How we change what others think, feel, believe and do
2D and 3D characters
The characters that appear in stories are sometimes described as 'two dimensional' or 'three-dimensional' (2D or 3D). The metaphor is that of reality, that a three-dimensional character is somehow more realistic, whilst a two-dimensional person is flat and relatively lifeless.
The two-dimensional character is simple and unexplained. They appear and they do things, yet you do not know them as people.
Stories can get away with 2D minor characters, but if major characters are 2D the whole story will fall flat and lack credibility.
We pass many 2D characters in the street every day, yet some people we can tell in a moment are much more than that...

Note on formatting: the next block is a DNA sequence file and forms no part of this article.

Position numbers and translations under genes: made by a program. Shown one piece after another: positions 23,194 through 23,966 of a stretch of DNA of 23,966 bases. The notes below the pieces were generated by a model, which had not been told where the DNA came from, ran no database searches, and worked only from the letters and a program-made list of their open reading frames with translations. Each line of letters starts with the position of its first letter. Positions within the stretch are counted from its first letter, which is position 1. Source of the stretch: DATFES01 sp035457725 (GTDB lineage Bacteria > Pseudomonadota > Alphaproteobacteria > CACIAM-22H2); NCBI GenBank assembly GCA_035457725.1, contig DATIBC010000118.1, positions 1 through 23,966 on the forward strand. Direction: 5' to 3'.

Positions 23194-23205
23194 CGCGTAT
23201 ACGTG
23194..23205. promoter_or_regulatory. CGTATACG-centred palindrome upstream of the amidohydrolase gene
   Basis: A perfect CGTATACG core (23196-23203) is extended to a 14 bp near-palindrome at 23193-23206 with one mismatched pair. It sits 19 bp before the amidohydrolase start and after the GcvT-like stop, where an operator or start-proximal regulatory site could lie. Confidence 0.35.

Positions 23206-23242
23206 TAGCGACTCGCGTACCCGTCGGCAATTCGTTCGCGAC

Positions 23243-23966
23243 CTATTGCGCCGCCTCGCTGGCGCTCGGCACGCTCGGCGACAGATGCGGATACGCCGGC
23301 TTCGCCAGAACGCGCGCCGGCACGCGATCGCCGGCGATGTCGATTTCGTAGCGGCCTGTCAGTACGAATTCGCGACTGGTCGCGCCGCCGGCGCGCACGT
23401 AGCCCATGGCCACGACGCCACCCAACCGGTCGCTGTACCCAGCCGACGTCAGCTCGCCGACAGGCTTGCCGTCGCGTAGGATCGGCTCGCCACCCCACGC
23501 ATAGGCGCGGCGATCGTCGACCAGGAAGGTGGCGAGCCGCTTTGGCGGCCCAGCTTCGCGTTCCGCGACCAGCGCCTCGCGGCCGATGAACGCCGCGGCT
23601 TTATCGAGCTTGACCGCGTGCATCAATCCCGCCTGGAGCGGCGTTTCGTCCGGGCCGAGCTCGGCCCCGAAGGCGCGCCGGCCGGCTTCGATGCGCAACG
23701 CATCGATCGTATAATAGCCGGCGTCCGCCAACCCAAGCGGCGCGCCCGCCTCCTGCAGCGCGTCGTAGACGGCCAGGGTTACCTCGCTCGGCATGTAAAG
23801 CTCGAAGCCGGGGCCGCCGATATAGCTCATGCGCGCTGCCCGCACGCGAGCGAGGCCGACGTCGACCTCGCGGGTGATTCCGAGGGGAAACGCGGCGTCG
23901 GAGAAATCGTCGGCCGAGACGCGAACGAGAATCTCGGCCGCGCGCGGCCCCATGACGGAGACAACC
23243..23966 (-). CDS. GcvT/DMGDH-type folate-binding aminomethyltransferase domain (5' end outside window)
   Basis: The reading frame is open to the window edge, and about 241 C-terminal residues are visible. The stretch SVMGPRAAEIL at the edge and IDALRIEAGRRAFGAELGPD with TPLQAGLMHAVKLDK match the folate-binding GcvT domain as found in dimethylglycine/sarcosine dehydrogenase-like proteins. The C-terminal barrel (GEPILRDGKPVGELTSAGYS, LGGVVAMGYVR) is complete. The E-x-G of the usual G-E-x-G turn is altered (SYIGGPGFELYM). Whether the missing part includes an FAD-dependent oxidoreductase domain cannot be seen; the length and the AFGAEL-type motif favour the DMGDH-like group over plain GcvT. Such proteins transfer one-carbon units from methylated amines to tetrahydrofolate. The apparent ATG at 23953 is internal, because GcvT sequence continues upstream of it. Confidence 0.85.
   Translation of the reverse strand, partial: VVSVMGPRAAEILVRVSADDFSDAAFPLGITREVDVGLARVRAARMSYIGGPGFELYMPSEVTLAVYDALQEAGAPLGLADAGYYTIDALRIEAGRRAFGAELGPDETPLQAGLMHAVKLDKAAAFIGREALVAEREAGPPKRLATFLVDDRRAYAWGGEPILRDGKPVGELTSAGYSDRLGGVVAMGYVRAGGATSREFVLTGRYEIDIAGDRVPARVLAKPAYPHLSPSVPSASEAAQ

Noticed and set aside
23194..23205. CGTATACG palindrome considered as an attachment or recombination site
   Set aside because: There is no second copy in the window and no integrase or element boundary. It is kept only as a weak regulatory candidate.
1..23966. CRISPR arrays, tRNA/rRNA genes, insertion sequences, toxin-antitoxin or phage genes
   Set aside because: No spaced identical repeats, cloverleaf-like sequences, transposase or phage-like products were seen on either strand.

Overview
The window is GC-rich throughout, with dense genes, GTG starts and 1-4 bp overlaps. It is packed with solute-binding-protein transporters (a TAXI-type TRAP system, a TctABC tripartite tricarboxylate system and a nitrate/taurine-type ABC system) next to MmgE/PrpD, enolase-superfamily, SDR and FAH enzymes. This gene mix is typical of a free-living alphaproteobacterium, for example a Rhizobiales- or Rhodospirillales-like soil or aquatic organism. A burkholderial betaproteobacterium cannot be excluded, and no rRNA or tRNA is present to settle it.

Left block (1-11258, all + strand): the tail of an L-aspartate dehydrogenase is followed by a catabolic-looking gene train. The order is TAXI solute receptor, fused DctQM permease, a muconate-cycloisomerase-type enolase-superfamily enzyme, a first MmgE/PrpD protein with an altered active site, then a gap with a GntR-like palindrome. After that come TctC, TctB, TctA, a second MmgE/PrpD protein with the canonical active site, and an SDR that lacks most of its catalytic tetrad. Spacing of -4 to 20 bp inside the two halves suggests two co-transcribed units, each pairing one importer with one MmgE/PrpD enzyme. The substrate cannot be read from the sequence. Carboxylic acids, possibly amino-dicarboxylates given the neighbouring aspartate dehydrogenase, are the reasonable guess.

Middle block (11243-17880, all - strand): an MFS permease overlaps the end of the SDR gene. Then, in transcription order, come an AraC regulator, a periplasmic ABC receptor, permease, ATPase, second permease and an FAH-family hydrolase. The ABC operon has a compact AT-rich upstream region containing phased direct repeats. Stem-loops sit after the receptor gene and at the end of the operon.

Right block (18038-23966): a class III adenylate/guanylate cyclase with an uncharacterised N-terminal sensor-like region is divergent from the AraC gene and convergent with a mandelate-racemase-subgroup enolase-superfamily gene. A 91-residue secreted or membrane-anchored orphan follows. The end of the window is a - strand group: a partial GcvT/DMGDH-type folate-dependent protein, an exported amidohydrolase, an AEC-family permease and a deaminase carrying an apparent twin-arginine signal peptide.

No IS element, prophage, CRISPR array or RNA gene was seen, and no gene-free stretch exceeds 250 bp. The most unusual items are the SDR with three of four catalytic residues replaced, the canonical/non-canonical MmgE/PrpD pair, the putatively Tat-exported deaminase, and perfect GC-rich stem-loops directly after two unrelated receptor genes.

The three-dimensional character is first of all believable. The appear as credible people who you might know. Like humans, they have flaws and failings. They are individual and also seek to relate to others.
The trick of creating a 3D character is to add detail that is not strictly necessary for the plot, yet which helps to create a sense of reality. The critical trick in this is to do it without losing the reader, who will quickly get bored if you go too much and too quickly into character development.
Just as you discover attributes about your friends across the time that you know them, so also can a character develop across a story. If you are writing a whole series, then they can develop further.
Just because a character appears briefly in a story, it does not mean they cannot tell a story of their own. Even by the way they dress, much can be told, from high fashion to down-and-out rags. When good actors appear in small and cameo roles they can easily steal the show with masterful demonstration of all three dimensions.
Here is a table that contrasts typical differences between 2D and 3D characters.
And the big